Global Islamism Monitor No. 79

Related Categories: Democracy and Governance; Human Rights and Humanitarian Issues; Islamic Extremism; Terrorism; Iraq; Turkey; Iran; Europe; Israel; Afghanistan; North Africa

While Washington has touted the truce concluded earlier this year between the U.S. and Afghanistan's militant Taliban movement as a harbinger of greater stability in the war-torn country, security trends seem to be moving in the opposite direction. According to the Afghan National Security Council, the Taliban carried out an averaged 55 attacks per day in the country during the period between March 1st and May 1st. Taliban officials have claimed that the increase has been in retaliation for continued provocations from the U.S. and Afghan governments, but observers say that the Taliban - facing less military pressure from the U.S. - is now emboldened to press its advantage against the Afghan government.

Whatever the reason, the practical effects of the surge in violence have been nothing short of devastating, with casualties among the Afghan armed forces soaring. "The numbers show Taliban doing nothing for peace and everything to continue their campaign of terror against Afghans," the Council's spokesperson has said on social media. And, if left unabated, the trend could augur a collapse of the U.S.-Taliban deal and a resumption of hostilities, in spite of the Trump administration's desire to reduce its footprint in the Afghan battlespace. "If the Taliban continue to attack, then what they should expect is a response," one U.S. military commander has cautioned. (Washington Post, May 1, 2020)

Recent weeks have seen a notable uptick in ISIS-linked violence and activity, causing growing alarm among analysts and politicians in Washington. Recent moves by the terror group in both Iraq and Syria have generated worries among observers that - a little more than a year after the collapse of its self-declared caliphate - the Islamic State is once again resurgent. U.S. military officials, however, say that although there has indeed been an increase in ISIS activity of late, "that activity is significantly diminished compared to this time in 2019." Despite what the group's "remnants" are advertising, they say, their attacks in Iraq are "far less than in previous years. They are attempting to keep themselves relevant through disinformation on social media, regular media, and amplifying their messages for recruitment." 

Even so, the once-formidable terror group retains significant operational capability. It is estimated to still command at least 14,000 fighters across Syria and Iraq. Nor does the October 2019 death of the group's self-declared emir, Abu Bakr al-Baghdadi, appear to have inhibited the Islamic State's activity or changed its operational playbook in any meaningful way. And while coalition forces have so far been successful in repulsing the group in areas where the U.S. and allied Syrian Defense Forces (SDF) maintain a strong presence, there are signs that ISIS is now seeking to exploit empty political space in war-torn Syria (such as the Badiya Desert) to its advantage. "We have seen ISIS gaining ground there, attacking even towns, and at least  briefly holding territory," Amb. Jim Jeffrey, the U.S. special representative for Syria, has confirmed. (VOA News, May 7, 2020)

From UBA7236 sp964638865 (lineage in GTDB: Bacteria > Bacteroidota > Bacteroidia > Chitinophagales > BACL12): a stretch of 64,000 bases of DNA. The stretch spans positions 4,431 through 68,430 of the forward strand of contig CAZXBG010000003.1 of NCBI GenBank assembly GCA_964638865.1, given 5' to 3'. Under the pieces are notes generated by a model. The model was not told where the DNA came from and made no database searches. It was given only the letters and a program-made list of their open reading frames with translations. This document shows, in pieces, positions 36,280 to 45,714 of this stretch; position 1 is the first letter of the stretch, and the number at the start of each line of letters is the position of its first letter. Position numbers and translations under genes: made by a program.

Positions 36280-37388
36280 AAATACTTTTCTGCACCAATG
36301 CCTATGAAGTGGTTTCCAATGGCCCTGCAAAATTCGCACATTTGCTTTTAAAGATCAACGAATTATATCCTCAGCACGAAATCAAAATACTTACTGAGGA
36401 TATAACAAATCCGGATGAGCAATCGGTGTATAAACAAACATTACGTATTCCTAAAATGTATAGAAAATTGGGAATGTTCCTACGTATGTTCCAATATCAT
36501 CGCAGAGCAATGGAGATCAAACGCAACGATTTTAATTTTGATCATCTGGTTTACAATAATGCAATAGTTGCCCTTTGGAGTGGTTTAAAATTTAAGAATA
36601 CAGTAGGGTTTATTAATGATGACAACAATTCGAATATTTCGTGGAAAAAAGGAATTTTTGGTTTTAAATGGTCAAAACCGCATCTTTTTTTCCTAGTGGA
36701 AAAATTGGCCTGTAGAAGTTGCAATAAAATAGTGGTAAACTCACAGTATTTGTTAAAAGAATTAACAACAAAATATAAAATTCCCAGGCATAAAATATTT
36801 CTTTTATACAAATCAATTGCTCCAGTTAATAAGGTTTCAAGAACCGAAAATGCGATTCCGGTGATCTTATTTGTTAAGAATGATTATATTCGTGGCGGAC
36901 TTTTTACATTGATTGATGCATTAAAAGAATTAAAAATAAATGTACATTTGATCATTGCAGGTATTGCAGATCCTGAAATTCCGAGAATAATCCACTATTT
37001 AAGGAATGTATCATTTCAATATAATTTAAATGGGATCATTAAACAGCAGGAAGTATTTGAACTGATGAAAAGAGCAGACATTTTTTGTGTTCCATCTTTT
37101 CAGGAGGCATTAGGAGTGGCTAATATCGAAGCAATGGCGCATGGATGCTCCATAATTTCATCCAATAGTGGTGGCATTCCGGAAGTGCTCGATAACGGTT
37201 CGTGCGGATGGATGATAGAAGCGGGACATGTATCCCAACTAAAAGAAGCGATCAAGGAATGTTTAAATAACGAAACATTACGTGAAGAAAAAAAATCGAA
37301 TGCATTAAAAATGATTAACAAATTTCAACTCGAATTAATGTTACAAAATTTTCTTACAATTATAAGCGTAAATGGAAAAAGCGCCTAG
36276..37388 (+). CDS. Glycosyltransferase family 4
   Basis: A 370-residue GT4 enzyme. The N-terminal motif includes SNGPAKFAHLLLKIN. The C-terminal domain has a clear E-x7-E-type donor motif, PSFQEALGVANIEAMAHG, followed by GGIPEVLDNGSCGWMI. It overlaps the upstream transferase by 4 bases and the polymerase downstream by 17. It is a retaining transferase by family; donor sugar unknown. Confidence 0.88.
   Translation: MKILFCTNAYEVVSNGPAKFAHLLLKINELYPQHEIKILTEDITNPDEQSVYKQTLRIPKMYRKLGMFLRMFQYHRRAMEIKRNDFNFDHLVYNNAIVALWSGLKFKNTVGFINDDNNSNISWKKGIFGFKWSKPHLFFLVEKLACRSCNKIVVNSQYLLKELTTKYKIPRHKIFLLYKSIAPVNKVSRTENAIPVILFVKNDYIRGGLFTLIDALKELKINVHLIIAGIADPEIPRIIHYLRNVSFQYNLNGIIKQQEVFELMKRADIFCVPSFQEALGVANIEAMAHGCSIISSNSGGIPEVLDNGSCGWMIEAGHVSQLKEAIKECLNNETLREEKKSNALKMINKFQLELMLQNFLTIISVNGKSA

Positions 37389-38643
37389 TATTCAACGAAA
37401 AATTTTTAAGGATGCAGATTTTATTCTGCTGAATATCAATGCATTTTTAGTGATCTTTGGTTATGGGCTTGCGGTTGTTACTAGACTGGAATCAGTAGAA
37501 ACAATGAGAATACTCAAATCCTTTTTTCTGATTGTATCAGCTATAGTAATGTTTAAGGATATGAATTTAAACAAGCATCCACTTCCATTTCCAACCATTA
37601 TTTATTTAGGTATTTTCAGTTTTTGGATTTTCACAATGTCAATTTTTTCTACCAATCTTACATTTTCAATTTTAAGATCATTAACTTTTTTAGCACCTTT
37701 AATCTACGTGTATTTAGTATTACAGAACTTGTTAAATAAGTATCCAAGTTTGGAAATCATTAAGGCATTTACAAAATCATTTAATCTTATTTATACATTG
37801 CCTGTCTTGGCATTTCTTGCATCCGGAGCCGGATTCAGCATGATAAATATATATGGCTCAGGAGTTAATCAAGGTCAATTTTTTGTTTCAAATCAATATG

The Trump administration could soon draw down America's military presence in the Sinai Peninsula, the desert swathe of land separating Egypt and Israel, where the Islamic State's regional affiliate has become ensconced. The Pentagon is reportedly mulling plans to pull the American contingent of more than 400 troops from the ongoing 13-country, 1,100 personnel peacekeeping effort in the Sinai Peninsula. The proposed move comes amid ongoing efforts by the Administration to reduce its presence in global hotspots, but - if completed - could significantly impair the counterterrorism efforts of Egyptian president Abdel Fatah al-Sisi, who has waged a long-running campaign to establish control over the unruly area, and whose government relies heavily on U.S. intelligence and support. (Wall Street Journal, May 7, 2020)

Last month, the Turkish government announced that it had sent twelve ISIS-linked militants of Finnish origin back to Finland to face prosecution and incarceration. The renditions are part of Ankara's ongoing campaign to repatriate foreign terrorists to their countries of origin - a policy that has put Ankara at significant odds with Europe. The issue is a significant one, because European citizens make up a major portion of the foreign fighters Turkey has deported to date. As of February, Turkey's government had successfully deported 229 foreign terrorists, 75 of whom were identified as being citizens of the EU. The Turkish policy has raised significant hackles in Europe, where some nations have opted to strip their nationals of citizenship if they travel abroad to commit acts of terror. That approach has made it difficult for those individuals to return to their origin countries, and placed added strain on countries (like Turkey) where a large number of these militants now reside. (Daily Sabah, May 31, 2020)